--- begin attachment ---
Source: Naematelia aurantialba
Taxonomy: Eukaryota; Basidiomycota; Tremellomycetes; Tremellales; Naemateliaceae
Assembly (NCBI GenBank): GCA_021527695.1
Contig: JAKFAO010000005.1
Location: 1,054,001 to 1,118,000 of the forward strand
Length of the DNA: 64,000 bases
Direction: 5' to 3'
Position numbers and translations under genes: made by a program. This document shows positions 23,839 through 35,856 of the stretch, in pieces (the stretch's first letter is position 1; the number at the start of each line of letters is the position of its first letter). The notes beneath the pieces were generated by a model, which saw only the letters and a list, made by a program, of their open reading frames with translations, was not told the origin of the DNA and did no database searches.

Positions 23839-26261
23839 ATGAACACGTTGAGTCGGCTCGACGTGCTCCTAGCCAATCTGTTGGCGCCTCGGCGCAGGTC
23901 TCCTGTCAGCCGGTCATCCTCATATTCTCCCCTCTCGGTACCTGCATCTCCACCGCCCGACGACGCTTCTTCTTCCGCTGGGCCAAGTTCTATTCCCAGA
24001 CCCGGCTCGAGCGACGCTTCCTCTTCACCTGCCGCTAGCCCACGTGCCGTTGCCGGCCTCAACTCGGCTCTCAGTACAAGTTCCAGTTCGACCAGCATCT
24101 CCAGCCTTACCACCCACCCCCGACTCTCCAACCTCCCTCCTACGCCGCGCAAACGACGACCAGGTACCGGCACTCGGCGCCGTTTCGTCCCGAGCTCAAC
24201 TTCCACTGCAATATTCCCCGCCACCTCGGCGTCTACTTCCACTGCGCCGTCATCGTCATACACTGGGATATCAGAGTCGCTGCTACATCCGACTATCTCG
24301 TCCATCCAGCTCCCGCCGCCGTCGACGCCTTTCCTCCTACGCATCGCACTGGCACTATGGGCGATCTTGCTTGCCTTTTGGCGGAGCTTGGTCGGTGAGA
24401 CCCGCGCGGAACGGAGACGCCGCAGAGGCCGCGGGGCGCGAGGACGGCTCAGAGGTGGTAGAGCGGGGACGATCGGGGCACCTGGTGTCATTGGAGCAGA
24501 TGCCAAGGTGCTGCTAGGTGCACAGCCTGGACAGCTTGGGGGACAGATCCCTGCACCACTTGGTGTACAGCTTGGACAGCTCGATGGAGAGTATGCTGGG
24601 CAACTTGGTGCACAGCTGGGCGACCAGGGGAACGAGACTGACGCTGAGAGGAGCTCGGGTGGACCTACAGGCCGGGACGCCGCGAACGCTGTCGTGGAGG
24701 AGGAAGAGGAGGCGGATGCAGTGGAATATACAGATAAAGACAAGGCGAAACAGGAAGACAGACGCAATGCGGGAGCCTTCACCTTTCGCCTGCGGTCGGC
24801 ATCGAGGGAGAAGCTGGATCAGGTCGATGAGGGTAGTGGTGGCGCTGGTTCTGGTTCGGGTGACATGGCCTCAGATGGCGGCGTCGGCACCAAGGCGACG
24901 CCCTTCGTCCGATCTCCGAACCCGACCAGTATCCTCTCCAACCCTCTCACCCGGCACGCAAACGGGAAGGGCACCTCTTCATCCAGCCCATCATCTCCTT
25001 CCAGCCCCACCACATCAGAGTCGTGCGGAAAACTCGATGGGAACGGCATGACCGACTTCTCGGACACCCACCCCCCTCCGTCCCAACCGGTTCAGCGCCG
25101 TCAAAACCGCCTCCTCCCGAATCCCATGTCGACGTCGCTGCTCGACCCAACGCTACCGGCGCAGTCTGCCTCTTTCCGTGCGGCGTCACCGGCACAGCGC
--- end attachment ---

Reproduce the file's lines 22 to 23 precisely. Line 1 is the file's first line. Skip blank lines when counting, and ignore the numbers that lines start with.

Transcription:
25001 CCAGCCCCACCACATCAGAGTCGTGCGGAAAACTCGATGGGAACGGCATGACCGACTTCTCGGACACCCACCCCCCTCCGTCCCAACCGGTTCAGCGCCG
25101 TCAAAACCGCCTCCTCCCGAATCCCATGTCGACGTCGCTGCTCGACCCAACGCTACCGGCGCAGTCTGCCTCTTTCCGTGCGGCGTCACCGGCACAGCGC